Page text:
I am a bit confused about how to calculate Jensen's alpha, having encountered a variety of methodologies.

Based on his 1967 paper, Jensen's equation for the estimation of alpha is:

$\tilde{R_{jt}} - R_{ft} = \alpha_j + \beta_j[\tilde{R_{mt}} - R_{ft}] + \tilde{u_{jt}}$

Accordingly, please correct me if I am wrong, $\alpha_j$ would be estimated by OLS, as the intercept of a linear regression of the fund's excess returns on the market's excess returns and beta would be:

$\hat\beta_j = Cov(\tilde{R_{jt}} - R_{ft}, \tilde{R_{mt}} - R_{ft})/Var(\tilde{R_{mt}} - R_{ft})$

However, I have stumbled upon another way to compute alpha, based on estimating beta as:

$\hat\beta_j = Cov(\tilde{R_{jt}}, \tilde{R_{mt}})/Var(\tilde{R_{mt}})$

And then computing the fund's expected return as:

$E(\tilde{R_{jt}}) = R_{ft} + \beta_j[E(\tilde{R_{mt}}) - R_{ft}]$

And, finally, calculating alpha as:

$\hat\alpha_j = R_{jt} - E(\tilde{R_{jt}})$

Where $R_{jt}$ would be the observed return of fund j at time t.

What is the difference between the two approaches and which would should I use if I am interested in estimating fund alphas?


1 Answer 1


Note that both formulae for $\beta_j$ are the same since $\mathbb{V}\text{ar}[\tilde{X}+c]=\mathbb{V}\text{ar}[\tilde{X}]$ and $\mathbb{C}\text{ov}(\tilde{X}+c,\tilde{Y}+c)=\mathbb{C}\text{ov}(\tilde{X},\tilde{Y})$ for all $c\in\mathbb{R}$.

Regarding the rest (note that I will surpress the $t$ subscript), if you have the Single Index model (which is just a statistical tool, basically an OLS regression) \begin{align*} \tilde{R_j} - R_f = \alpha_j + \beta_j (\tilde{R_m}-R_f) + \tilde{u_j}, \end{align*} where $\tilde{u_j}\sim (0,\sigma^2_j)$ model i.i.d. idiosyncratic effects. Here, $\alpha_j$ is indeed the intercept of an OLS regression (asset $j$ excess returns against market excess returns).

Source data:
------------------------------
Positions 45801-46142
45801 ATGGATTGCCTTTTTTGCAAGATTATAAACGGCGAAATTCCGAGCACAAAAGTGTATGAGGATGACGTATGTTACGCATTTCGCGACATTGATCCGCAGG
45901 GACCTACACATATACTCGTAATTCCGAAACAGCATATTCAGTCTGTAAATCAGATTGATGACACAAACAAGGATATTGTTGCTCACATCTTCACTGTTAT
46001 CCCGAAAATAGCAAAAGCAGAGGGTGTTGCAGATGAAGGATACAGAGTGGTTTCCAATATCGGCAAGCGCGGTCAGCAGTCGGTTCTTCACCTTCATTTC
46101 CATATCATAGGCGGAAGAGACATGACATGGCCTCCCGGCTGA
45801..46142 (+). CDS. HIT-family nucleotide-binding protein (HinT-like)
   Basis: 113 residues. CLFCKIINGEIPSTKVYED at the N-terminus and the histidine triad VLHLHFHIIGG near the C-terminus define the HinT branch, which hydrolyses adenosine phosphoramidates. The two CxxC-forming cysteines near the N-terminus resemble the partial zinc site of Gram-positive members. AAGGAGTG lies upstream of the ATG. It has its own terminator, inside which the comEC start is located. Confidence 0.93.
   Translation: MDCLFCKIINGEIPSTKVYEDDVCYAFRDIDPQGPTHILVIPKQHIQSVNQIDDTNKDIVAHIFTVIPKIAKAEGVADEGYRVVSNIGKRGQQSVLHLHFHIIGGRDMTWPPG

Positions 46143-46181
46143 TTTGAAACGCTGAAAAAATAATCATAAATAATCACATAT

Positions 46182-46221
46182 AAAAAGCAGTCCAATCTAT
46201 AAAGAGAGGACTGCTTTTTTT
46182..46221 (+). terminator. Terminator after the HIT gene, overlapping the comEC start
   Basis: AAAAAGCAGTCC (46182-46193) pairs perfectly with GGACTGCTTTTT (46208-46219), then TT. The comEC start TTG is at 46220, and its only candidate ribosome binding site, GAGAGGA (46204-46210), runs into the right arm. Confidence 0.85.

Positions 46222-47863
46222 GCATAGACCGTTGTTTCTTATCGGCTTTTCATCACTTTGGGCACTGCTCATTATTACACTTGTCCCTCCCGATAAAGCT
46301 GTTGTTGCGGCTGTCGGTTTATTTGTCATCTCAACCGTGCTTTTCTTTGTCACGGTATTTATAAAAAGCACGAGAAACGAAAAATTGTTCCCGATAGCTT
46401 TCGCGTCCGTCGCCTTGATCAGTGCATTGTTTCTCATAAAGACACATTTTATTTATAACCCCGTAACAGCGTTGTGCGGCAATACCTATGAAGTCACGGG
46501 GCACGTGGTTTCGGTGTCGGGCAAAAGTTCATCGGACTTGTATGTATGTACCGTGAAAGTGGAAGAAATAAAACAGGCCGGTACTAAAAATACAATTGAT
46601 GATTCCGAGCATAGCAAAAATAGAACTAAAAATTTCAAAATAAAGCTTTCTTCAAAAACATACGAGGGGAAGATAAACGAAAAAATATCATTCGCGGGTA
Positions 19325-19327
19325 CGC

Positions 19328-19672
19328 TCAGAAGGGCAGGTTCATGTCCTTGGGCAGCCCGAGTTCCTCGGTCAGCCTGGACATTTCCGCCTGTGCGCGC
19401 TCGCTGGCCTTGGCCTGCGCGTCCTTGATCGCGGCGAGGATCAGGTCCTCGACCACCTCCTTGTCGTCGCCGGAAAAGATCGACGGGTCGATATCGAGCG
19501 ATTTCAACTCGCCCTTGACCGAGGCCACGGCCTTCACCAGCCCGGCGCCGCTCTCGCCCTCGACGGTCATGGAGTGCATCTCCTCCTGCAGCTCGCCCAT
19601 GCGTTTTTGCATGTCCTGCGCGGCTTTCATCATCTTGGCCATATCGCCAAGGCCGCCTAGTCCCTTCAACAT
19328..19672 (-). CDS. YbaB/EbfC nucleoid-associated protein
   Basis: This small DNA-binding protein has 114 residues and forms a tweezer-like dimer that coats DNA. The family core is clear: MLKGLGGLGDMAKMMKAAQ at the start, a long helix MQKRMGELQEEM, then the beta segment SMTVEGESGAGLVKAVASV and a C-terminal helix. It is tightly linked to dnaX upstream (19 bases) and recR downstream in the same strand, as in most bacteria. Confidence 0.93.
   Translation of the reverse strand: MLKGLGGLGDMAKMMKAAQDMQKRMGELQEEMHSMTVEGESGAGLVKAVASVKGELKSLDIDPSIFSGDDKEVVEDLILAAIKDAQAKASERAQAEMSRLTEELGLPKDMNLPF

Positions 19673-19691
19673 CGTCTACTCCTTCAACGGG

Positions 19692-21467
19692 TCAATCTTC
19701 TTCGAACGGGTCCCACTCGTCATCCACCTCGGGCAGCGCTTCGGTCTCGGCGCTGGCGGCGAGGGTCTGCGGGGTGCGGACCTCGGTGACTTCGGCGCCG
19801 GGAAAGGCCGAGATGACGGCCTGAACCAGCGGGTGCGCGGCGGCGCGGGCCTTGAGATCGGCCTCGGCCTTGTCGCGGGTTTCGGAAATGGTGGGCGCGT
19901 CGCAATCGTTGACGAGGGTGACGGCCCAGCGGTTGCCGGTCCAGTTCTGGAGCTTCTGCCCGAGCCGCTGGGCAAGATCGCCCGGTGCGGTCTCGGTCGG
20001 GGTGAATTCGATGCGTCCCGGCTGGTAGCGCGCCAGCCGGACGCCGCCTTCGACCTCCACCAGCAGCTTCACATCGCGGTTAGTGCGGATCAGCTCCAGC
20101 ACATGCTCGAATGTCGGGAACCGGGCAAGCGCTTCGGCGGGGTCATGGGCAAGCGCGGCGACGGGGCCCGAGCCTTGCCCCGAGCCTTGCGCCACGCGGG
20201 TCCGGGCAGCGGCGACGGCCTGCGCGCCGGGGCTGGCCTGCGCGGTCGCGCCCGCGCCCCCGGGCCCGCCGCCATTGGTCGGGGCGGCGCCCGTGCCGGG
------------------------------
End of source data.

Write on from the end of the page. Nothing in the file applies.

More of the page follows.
In the CAPM, which is an economic theory, fairly priced assets lie on the security market line (SML) with \begin{align*} \mathbb{E}[\tilde{R_j}] = R_f + \beta_j (\mathbb{E}[\tilde{R_m}]-R_f) \end{align*} There is no alpha as they are neither over- or underpriced. Furthermore note that only the exposure to systematic risk measured by $\beta_j$ matters and not the overall total variance of $\tilde{R_j}$.

Now, if you have observed the return of an asset $i$, then you can compare this return, $R_j$ to its expected return from the CAPM, $E[R_j]$ and call this difference alpha, i.e. \begin{align*} \alpha_j &= R_j - \mathbb{E}[\tilde{R_j}]. \end{align*}

Finally, you may want to have a look at this post.


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